One of the nice things about the winter trade show season is the chance to see parts (and people) of the agricultural marketplace I normally don’t run into. Most of the shows I attend center on ag retailers, with some interaction with Extension folks, manufacturers and a few odd growers.
However, at events such as the National Farm Machinery Show (NFMS) and Commodity Classic, I had the opportunity to not only hear growers talk in public forums, but also to interact with them on a more one-on-one level as well.
And based upon these interactions, here are three observations that might prove insightful for how the agricultural market could play out during 2014.
Growers still love the right big equipment. At the NFMS, growers annually turn out by the thousands to see the latest in ag equipment, products and services. During most years, show traffic tends to spread out pretty evenly among the myriad exhibitors at the show. On occasion, however, a new product appears that keeps everyone buzzing the entire event.
That happened this year as John Deere unveiled its new ExactEmerge planter. Featuring a new seed delivery system, the ExactEmerge can reliably plant seeds moving at up to 10 mph. This unit had growers crowding around the John Deere booth virtually from the moment the show opened until long after it closed.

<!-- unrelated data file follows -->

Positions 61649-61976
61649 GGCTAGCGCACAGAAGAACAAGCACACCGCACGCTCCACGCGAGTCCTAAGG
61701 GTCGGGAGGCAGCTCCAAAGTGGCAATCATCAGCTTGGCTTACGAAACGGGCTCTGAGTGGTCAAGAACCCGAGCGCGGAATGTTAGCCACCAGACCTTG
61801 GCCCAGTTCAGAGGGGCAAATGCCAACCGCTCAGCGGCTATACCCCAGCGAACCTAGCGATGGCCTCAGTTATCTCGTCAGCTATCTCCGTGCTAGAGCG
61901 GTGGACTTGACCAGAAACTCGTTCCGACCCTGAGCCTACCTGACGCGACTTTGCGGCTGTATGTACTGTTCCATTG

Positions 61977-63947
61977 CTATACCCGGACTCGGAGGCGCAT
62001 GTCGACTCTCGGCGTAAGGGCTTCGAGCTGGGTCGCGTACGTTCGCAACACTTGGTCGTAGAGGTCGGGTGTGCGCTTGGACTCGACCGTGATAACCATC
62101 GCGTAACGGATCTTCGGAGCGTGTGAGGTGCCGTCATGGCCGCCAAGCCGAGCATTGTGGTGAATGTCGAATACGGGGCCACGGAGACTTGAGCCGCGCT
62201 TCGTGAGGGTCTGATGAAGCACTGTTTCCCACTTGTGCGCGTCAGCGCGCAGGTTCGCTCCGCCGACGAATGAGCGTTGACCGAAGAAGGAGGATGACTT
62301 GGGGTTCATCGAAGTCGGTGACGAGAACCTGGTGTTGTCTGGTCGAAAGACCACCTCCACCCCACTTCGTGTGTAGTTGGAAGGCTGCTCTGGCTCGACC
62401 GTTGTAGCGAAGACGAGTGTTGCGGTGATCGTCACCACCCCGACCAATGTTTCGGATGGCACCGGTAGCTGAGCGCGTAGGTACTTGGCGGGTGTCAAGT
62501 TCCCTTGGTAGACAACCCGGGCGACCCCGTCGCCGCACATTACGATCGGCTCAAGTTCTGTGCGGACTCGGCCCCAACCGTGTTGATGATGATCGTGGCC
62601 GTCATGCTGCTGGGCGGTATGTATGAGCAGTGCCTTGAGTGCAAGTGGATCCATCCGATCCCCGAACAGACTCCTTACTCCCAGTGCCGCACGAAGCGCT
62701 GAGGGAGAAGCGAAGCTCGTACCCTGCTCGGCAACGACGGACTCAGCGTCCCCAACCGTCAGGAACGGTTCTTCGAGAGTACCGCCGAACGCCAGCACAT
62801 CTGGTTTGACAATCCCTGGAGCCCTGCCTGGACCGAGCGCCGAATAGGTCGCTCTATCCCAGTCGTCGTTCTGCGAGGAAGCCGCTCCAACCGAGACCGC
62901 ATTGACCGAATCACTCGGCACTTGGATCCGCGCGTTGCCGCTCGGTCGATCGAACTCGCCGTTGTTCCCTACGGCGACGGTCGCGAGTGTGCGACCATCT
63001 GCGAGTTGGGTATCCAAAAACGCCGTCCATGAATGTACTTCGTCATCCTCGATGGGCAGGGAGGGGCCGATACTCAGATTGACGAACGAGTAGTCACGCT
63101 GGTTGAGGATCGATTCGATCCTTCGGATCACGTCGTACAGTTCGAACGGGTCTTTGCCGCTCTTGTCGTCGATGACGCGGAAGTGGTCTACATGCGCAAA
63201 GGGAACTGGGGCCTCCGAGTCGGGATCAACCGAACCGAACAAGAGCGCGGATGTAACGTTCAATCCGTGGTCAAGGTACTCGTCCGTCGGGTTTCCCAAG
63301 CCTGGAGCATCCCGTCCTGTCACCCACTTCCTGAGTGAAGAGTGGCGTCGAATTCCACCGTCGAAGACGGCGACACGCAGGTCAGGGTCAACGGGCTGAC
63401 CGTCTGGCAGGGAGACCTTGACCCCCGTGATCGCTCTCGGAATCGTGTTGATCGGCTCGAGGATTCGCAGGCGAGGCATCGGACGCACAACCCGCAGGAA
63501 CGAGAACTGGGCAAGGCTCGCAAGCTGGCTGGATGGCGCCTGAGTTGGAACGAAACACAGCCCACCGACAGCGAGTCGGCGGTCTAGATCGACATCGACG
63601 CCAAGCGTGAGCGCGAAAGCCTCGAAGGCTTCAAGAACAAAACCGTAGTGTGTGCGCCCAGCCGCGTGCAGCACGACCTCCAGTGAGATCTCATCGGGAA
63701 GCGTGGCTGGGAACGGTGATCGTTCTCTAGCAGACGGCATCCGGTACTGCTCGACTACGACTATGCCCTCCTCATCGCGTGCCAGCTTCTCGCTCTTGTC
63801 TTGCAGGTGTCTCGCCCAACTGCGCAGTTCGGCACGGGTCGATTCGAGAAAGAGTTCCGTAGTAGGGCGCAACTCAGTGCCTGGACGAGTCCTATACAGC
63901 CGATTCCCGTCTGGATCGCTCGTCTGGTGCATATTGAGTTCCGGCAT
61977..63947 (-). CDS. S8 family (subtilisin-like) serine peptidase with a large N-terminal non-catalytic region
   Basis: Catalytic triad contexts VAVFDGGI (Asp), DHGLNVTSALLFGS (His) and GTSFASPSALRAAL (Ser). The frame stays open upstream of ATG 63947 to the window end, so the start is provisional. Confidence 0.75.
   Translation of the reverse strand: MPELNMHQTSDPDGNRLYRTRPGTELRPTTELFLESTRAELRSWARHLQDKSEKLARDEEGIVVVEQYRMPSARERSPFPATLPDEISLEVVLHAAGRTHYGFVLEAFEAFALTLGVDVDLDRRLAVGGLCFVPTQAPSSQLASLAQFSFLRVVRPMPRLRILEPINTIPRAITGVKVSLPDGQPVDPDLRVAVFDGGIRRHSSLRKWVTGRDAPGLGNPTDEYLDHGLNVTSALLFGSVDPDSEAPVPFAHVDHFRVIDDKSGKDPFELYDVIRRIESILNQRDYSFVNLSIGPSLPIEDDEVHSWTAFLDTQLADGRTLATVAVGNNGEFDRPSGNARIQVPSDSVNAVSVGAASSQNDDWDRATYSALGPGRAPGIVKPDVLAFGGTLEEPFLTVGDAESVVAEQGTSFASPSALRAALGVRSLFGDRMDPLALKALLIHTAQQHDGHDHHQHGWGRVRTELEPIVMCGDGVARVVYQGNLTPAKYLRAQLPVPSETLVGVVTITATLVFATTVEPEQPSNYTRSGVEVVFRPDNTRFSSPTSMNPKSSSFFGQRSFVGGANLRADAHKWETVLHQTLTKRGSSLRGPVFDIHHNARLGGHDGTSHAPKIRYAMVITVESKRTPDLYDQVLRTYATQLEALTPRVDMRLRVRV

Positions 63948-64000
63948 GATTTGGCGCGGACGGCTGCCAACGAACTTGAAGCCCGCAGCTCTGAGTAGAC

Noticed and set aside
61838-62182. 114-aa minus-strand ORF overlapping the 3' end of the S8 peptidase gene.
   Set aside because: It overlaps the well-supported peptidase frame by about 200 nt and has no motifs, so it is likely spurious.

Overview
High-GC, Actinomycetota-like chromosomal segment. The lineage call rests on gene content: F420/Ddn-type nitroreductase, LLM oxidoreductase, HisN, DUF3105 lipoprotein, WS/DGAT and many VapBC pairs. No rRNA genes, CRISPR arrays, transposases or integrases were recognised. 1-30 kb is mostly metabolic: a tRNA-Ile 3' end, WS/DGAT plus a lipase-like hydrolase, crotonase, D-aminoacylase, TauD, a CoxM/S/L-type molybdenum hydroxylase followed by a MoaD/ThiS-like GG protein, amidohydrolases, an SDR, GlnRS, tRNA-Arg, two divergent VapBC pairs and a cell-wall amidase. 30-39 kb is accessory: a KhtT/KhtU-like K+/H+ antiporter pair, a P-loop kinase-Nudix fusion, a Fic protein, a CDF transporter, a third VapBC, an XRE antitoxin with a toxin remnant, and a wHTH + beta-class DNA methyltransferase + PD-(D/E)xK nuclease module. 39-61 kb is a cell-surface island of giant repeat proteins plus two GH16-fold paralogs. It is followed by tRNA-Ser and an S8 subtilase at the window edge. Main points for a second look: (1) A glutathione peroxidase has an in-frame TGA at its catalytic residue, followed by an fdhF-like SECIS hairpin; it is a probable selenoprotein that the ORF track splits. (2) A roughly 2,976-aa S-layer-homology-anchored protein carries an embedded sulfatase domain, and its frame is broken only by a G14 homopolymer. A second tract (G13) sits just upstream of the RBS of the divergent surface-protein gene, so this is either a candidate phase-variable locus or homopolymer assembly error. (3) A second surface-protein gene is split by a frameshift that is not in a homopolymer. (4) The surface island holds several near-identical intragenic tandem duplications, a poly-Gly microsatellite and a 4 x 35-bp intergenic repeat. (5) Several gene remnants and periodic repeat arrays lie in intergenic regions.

The lesson for me on this one was simple — if a product seems like it can deliver performance and efficiency in an innovative and creative way, growers will quickly purchase it for their farming operation, regardless of the price tag.
Some growers never say die — except to weeds. Another grower I met recently was Matt Miles. Based in McGehee, AR, Miles regularly grows corn, soybeans and cotton on 6,300 acres.
Like other growers in the South, Miles has been fighting a near constant battle with herbicide-resistant Palmer amaranth for the past few years. Despite this problem, Miles was able to harvest 107.9 bushels per acre of his soybeans, breaking a long-standing Arkansas state record.
“Growers have got so much money tied up in our crops, the best way to reduce risk is to increase yields,” said Miles. “Yield can always trump commodity prices.”
Grow more without less. Finally, there was T.J. Shambaugh. A corn and soybean grower from Oakley, IL, Shambaugh, like other growers, has had to deal with uneven weather, rising crop prices and falling commodity prices. However, he believes staying the course is best when it comes to crop production for 2014.
“I have no plans to cut back on input use this year,” said Shambaugh. “With margins tighter, you should try to produce more to make up the difference.”
As always, talking with these and other growers has helped open my eyes to how ag retailers can — and should — be prepared to move agriculture forward, in this year and beyond.